As long as I can remember, I have worried about money.
As a kid, I was aware of the dire financial circumstances my parents were in for many years of my childhood. I saw the stress and tension it caused. Anxiety about money seeped into my small mind, took up residence, and has seemingly never left.
To this day, how I see money and finances is often through the eyes of a younger me – unpredictable, fleeting and the source of much worry.
Although circumstances have obviously changed, and as an adult , I have never faced the lack of money my parents did , although my mismanagement of funds led me down a path of debt , I am still often plagued by money related worries.
A HUGE reason for me to rid myself of this debt was to also attempt to rid myself of anxiety. But it occurred to me the other day that eliminating debt may not necessarily resolve this anxiety based issue I have towards money – although it will certainly help!
Looking deeper, I tried to think of words to sum up the general, unspecific worries I have about money. And this is what came into my mind:
‘I need to have enough money to be safe’
How much is enough, and what exactly is ‘safe’? I feel like this stems from the very basic thoughts I had as a child and I worried when I saw how a lack of money could make things very uncertain. People could take things from you if you didn’t pay bills. More money would help people calm down. Less money made people upset.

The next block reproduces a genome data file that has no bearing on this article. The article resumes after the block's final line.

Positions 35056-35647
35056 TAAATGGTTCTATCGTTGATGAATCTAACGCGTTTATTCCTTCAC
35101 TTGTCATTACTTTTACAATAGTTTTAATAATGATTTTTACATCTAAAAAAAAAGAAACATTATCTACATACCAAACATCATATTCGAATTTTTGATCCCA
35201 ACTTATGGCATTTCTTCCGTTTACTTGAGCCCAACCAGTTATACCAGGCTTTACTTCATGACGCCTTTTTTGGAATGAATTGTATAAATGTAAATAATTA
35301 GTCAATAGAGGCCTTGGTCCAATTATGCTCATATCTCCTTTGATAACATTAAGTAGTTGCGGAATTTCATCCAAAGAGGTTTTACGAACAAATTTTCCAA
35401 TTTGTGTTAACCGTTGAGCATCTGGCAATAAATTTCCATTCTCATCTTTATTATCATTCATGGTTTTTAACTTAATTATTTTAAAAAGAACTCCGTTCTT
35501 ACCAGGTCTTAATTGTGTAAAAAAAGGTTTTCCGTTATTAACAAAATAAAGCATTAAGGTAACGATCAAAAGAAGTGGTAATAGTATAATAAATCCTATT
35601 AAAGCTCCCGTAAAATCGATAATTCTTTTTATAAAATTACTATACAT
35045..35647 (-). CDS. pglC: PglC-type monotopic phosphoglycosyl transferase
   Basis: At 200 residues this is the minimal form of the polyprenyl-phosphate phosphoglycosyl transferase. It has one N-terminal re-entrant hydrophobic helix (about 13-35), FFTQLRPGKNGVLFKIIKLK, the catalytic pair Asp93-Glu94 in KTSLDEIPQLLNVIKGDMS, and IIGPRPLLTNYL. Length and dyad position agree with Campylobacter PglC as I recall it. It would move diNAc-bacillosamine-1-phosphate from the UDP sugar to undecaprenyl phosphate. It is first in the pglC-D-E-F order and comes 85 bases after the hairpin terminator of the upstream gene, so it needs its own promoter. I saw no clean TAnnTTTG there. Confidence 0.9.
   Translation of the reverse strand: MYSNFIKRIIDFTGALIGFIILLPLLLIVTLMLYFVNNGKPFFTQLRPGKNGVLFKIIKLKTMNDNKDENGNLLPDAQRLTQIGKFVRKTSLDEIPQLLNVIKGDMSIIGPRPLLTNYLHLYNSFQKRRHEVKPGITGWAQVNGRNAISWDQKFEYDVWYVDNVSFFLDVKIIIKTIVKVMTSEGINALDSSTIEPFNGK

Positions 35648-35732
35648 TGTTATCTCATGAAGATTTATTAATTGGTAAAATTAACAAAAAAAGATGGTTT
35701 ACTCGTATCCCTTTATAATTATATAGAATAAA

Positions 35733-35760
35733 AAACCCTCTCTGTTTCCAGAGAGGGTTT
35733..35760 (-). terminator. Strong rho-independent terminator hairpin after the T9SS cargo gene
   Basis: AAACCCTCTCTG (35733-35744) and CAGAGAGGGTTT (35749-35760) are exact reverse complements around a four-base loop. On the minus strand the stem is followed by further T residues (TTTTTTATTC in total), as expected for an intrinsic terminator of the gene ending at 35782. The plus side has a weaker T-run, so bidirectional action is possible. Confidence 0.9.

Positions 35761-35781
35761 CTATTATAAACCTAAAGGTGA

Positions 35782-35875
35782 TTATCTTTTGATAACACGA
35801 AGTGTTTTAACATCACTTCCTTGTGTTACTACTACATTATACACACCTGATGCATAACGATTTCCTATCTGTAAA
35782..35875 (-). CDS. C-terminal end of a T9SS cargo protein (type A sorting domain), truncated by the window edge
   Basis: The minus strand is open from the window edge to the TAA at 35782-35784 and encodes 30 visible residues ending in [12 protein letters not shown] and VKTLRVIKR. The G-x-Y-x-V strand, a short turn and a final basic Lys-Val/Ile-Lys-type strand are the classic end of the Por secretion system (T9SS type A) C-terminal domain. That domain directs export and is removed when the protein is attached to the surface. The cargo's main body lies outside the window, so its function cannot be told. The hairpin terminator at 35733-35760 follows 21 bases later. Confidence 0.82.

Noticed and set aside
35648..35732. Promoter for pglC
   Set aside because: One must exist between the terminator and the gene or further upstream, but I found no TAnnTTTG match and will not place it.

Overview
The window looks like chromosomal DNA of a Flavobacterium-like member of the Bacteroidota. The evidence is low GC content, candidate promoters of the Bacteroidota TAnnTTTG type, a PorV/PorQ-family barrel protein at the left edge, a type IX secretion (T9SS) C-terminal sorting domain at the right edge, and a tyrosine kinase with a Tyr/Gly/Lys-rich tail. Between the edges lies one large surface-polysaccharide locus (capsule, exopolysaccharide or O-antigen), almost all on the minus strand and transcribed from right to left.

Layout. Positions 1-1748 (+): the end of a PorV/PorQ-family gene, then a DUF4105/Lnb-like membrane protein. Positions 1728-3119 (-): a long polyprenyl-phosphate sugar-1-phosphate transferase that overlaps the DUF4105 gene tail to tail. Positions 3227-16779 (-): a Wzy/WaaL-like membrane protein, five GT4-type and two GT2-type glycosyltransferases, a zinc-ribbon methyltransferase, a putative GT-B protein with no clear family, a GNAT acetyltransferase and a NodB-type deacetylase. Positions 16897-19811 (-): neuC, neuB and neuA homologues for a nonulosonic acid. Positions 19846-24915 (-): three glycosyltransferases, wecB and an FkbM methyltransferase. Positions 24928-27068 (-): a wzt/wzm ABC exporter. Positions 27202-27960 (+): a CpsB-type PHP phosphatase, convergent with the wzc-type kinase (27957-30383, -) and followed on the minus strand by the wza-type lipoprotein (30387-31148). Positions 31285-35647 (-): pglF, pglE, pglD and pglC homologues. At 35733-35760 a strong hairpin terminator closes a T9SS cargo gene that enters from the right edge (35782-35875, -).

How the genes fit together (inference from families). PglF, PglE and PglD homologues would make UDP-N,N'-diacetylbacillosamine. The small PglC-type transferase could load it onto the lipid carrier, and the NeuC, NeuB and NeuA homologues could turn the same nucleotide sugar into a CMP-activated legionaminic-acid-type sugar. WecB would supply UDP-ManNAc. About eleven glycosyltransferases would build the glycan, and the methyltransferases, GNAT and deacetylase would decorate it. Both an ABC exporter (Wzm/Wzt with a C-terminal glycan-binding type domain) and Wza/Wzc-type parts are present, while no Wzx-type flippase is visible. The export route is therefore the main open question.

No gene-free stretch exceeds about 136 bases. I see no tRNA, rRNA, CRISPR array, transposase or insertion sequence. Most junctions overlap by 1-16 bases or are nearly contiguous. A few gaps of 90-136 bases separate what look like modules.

I had no way to help financially as a child. And yet I just wanted to make everything ‘safe and happy’ with ‘enough money’
I finished reading a very interesting book recently called ‘How to worry less about money’ by John Armstrong.
The book basically looks at the difference between money troubles (ie, inability to pay bills, dire financial circumstances, debt etc) and money worries, and , to quote the book “worries are about what is going on in your head, not just your bank account. Worries are connected with emotion, not just what is happening here and now”
The book explores the idea that “addressing money worries should be quite different to dealing with money troubles. To address our worries we have to give attention to the pattern of thinking (ideology) and to the scheme of values (culture) as these are played out in our own individual, private existences”
I have a very emotional relationship with money, which I believe stems from a place where, as a child, I felt money’had the ‘upper hand’ and my life, and that of my family , seemed to be at it’s mercy.
Obviously, as a child I wasn’t aware that correct financial management can put you in control, and make money a tool to work for you, not against you.
So, I guess in taking control of debt, I’m also learning a new attitude towards money. Understanding how my personal relationship with money has been shaped over the years by my own experiences can perhaps lead to some re-shaping, re-thinking and in turn, less worry.
Debt AND worry free? Well, anything is possible!